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Sunday, March 15, 2009

Spring Training, Day 1: A's 8, Angels 1

There's something perfectly symmetrical about spring training in Arizona, not unlike the baseball diamonds it's played on; mostly, for me, it's about the rhythms of summer starting up once more. The green grass of the fields -- anomalous for Arizona, for even their parkland here has a stubby, pale green grass that dies off by midsummer -- reminds you of the lush oasis of Los Angeles, built on purloined water.

Today's contest was, unfortunately, pretty one-sided; Jered Weaver struggled through his first inning of work, giving up three hits and two runs that presaged the final outcome. Of course, he wasn't helped by his outfield defense, as left fielder Juan Rivera misplayed a line drive directly at him, turning an almost certain out into a single. Facing the bottom of the A's order in the second, Weaver almost had a clean inning save for a two-out single by second baseman Gregorio Petit. Another out — Weav's third strikeout of the game, Jack Cust for the second time — and he was done for the day. At least he was better than his last start, an abysmal game that saw him record only two outs and nearly get walloped with a line drive to boot.

Of course, the A's weren't finished with Angels pitching, and as this was a showcase for the likely mop-up section of the bullpen (Justin Speier excepted, though he pitched like it), they pretty much feasted on the fodder the Angels threw up (vomited is maybe a good word). That engorging started with the hapless Matt Wilhite, who got DH Mark Ellis to fly out to center, but took four more batters thereafter to make the final out of the third, allowing his inherited baserunner to score and giving up a pair of baserunners, one via a walk.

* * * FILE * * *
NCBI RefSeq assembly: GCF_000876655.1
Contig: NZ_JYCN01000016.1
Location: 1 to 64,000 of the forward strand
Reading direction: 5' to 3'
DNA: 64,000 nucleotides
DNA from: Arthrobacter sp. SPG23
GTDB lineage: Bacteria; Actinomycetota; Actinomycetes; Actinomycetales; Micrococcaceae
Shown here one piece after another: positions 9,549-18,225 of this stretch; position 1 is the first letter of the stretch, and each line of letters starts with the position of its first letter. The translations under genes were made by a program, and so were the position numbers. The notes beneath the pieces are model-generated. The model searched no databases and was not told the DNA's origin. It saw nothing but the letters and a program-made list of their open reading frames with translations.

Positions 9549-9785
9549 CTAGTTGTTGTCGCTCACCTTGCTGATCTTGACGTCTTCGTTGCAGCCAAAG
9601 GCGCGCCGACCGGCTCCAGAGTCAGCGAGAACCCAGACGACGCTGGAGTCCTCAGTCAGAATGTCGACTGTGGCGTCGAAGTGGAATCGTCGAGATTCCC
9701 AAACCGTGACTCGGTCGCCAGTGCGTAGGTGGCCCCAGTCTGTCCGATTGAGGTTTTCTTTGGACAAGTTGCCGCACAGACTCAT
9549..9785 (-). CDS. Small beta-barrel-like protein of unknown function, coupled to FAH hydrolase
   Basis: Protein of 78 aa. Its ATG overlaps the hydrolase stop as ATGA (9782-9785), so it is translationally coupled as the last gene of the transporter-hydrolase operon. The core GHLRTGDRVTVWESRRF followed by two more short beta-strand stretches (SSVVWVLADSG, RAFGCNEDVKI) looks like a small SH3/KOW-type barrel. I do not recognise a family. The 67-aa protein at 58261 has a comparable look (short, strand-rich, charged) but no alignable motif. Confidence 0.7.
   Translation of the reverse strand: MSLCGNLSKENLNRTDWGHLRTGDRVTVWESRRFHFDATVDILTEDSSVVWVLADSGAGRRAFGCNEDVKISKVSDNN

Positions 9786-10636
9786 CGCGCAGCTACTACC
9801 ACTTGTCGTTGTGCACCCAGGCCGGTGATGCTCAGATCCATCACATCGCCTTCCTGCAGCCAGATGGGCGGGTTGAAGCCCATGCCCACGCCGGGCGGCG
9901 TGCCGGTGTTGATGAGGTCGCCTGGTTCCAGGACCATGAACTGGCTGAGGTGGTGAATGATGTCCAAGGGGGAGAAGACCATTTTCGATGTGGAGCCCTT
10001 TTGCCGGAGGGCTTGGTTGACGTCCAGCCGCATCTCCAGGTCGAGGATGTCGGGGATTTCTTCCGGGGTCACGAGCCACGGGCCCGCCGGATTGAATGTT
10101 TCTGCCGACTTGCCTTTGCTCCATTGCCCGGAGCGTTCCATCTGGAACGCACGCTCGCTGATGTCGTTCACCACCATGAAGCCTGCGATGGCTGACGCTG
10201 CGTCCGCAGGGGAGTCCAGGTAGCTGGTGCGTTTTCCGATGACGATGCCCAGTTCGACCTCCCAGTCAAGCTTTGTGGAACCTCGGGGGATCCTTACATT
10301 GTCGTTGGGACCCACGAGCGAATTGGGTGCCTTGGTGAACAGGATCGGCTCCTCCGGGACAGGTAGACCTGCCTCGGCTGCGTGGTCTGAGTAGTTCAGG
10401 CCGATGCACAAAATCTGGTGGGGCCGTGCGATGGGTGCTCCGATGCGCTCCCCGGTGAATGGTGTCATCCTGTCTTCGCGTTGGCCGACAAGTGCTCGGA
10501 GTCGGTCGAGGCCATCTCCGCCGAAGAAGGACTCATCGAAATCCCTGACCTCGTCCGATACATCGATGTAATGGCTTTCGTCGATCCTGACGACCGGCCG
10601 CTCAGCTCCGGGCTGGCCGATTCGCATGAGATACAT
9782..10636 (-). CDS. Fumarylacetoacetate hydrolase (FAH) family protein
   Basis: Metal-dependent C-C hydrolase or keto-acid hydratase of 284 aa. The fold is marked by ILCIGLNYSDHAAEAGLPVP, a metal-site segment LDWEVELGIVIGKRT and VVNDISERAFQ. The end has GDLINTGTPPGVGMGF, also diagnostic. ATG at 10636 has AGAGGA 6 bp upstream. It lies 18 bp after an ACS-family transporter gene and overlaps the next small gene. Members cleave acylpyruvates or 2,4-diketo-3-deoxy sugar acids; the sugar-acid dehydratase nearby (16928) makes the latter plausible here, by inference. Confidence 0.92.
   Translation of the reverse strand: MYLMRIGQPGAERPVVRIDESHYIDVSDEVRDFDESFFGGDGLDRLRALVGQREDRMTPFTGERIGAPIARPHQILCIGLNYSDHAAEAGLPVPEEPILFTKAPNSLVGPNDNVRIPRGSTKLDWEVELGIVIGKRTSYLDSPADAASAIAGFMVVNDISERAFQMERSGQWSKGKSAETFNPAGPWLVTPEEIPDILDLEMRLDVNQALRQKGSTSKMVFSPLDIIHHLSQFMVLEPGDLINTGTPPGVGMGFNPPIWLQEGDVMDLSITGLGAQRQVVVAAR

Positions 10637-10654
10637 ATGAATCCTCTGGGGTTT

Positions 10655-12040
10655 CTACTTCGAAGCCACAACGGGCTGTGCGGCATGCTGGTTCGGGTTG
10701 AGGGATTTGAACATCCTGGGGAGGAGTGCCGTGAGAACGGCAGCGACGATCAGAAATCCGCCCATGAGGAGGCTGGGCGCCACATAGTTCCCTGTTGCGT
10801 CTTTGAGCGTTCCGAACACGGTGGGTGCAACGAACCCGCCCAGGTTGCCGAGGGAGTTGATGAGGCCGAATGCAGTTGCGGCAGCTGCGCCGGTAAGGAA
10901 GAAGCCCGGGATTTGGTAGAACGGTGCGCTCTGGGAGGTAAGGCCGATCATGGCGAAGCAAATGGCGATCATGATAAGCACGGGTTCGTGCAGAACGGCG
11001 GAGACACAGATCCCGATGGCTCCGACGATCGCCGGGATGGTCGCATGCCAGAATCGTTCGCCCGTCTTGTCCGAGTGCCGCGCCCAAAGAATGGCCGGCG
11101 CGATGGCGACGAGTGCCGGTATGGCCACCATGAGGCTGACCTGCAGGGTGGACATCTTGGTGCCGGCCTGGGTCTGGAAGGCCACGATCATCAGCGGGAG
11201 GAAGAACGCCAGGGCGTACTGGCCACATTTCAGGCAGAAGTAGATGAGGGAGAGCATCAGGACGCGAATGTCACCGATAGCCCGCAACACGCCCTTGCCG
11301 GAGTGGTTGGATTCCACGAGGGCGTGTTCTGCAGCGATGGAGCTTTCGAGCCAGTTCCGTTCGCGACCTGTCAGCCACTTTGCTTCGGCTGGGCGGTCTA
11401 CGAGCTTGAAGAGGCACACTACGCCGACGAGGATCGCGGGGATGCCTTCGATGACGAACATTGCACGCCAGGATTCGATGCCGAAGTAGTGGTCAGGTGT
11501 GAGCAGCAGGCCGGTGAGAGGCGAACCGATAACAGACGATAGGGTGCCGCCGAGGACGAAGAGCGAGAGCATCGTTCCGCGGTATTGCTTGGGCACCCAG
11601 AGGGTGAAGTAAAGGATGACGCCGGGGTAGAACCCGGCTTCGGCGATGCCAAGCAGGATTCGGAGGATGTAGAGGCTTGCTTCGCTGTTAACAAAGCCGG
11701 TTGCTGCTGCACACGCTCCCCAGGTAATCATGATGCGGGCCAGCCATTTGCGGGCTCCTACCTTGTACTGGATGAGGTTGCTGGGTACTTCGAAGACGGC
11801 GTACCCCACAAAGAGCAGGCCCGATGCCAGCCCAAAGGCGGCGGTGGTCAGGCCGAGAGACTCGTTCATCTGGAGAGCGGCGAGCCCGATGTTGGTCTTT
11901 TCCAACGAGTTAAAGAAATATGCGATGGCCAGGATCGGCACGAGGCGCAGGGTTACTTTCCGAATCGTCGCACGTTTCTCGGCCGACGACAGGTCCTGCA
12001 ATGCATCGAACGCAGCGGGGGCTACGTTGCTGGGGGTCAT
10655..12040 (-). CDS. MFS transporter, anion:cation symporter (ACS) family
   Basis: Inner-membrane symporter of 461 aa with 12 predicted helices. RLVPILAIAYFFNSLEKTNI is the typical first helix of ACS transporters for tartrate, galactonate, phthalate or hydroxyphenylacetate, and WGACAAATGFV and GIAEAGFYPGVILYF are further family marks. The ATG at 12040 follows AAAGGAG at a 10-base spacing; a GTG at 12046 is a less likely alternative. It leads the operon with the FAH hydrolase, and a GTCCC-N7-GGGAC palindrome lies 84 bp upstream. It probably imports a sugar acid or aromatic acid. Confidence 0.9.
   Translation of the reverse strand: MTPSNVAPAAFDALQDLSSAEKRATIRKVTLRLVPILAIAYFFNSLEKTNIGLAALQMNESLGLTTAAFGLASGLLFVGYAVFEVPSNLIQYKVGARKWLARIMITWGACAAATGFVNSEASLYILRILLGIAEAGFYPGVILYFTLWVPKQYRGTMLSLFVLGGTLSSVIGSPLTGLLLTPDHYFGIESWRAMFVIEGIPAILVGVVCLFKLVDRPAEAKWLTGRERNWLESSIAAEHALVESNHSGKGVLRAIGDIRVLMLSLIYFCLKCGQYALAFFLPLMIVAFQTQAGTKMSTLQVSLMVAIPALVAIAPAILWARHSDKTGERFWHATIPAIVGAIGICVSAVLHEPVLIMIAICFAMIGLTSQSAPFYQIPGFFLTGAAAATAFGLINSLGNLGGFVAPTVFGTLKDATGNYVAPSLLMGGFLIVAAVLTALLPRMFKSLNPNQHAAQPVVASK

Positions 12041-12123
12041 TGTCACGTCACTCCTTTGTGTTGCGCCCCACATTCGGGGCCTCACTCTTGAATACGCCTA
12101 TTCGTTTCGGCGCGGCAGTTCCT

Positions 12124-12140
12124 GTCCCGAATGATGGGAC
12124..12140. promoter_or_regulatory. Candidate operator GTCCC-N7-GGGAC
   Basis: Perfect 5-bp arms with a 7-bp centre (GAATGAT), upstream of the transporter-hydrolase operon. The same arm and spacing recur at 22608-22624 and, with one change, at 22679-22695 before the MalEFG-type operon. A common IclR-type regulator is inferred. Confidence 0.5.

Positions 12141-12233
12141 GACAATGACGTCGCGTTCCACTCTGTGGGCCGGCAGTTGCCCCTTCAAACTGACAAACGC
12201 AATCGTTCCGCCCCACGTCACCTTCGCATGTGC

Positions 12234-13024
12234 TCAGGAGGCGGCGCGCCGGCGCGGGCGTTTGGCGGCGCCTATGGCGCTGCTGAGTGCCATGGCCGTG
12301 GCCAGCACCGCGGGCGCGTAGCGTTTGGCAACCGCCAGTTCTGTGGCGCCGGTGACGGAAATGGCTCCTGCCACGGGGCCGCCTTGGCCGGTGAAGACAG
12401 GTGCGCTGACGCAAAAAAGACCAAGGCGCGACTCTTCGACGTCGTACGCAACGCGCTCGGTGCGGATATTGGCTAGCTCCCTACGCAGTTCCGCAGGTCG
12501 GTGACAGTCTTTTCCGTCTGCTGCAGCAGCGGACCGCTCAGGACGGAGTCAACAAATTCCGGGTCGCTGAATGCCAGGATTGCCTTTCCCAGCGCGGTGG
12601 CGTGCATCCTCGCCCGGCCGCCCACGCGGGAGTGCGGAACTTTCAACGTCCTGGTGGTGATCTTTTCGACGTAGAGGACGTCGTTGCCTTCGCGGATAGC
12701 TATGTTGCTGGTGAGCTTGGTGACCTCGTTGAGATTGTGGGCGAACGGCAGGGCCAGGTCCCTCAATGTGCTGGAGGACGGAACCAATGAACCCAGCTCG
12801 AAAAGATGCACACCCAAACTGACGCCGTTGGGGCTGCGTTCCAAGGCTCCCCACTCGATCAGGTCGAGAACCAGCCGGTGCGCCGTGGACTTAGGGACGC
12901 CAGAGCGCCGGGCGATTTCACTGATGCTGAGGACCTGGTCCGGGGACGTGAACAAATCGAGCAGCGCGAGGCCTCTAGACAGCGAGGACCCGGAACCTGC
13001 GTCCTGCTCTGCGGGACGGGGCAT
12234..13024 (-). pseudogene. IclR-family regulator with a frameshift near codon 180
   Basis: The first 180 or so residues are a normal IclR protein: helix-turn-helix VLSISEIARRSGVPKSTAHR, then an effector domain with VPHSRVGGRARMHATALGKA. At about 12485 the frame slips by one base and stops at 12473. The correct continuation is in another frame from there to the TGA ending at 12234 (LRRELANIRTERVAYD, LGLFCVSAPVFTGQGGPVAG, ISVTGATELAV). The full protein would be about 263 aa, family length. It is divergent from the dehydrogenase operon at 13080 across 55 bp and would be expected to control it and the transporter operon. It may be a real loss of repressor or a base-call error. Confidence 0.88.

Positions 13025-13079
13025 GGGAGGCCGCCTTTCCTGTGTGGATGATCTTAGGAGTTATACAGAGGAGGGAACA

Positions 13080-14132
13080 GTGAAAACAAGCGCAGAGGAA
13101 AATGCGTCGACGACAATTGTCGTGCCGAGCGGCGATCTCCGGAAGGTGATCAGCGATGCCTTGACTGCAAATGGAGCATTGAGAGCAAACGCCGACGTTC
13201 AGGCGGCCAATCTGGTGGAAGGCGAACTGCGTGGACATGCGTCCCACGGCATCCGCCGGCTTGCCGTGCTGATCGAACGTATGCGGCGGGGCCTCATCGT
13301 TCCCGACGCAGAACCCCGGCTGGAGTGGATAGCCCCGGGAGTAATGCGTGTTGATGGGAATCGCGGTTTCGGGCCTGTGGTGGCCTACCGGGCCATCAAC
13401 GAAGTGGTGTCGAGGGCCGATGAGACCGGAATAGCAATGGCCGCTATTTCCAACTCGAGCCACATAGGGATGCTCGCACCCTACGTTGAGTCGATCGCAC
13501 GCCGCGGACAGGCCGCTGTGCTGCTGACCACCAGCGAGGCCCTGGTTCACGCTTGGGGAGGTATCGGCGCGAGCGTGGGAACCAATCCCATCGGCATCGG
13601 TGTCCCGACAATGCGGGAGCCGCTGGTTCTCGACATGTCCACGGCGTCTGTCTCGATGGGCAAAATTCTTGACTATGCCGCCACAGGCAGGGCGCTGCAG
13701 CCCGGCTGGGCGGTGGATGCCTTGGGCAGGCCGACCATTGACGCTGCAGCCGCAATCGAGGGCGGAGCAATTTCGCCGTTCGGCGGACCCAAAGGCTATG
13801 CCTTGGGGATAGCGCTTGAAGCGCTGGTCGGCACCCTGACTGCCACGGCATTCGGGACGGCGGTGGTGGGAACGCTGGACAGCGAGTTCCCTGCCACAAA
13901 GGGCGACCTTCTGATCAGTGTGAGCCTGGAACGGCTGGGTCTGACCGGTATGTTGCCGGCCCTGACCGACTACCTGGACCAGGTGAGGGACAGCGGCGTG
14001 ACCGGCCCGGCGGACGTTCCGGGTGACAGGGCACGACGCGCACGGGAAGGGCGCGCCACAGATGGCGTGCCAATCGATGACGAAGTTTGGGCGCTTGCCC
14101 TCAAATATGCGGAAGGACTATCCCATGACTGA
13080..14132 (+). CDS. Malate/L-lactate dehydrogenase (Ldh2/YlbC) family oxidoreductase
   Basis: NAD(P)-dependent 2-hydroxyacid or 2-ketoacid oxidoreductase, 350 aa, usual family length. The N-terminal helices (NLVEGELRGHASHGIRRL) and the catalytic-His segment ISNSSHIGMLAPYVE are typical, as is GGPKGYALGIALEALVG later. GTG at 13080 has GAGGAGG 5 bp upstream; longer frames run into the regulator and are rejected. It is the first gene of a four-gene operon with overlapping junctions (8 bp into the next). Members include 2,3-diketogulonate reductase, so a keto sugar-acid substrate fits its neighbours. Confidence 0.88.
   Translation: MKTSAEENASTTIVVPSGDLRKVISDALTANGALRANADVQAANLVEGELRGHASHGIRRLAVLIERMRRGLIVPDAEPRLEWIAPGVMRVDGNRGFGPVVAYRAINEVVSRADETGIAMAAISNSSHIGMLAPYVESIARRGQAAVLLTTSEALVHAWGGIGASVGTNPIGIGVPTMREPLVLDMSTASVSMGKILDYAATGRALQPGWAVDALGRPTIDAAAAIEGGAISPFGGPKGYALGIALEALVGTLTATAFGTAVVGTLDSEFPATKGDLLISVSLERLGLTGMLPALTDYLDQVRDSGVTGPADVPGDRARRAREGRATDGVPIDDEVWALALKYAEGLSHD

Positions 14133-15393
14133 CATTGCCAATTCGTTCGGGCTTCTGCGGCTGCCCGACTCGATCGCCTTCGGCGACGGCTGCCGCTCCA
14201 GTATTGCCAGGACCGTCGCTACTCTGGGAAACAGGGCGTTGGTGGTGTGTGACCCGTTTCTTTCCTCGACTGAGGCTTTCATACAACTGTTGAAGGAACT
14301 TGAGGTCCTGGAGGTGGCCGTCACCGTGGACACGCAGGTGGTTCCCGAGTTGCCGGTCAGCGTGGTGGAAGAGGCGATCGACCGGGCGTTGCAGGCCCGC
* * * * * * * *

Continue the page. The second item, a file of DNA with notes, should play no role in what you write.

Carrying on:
There was more and less damage later, as Jack Cust welted a long, towering homer off Speier to right to lead off the fifth. So hard was it hit that Angels right fielder Gary Matthews, Jr. trotted back a few feet but then just looked up and back to track the ball's trajectory. The A's must have felt they'd seen what they needed to from starters Nomar Garciaparra (at third) and Orlando Cabrera (at short), because they were out of the game in the fourth, Nomar having posted two hits by himself, one of three Athletics to do so.

It seemed odd to look up at the box score and see only three men with two hits apiece, because the A's pretty much had their way with Angels pitching all game, but Oakland ran rounds of substitutions every inning from the fourth through the seventh, more or less assuring that the loud, repeated banging noises coming from the field would be evenly distributed against a larger group of players. Indeed, the A's outhit the Angels by nearly three to one (14 to 5). The Angels' only run came off Mike Napoli's fifth inning solo shot, one of only two extra-base hits on the day, the other being Kendry Morales' long center-right double to lead off the seventh.

So we hear now that the Angels are allegedly more concerned this year about plate discipline this year, which beats last years' flippant disregard for Ball Four. The concern, tardy though it may be, is without a doubt welcome; the Angels' collective offensive woes have gone unchanged, once more clocking in in the bottom half of team runs scored. Maybe Bobby Abreu and the ghost of Mark Teixeira are exactly what they need. Or maybe they need to fire Mickey Hatcher. Whatever, admission that there's a problem is the first step to actually fixing it.

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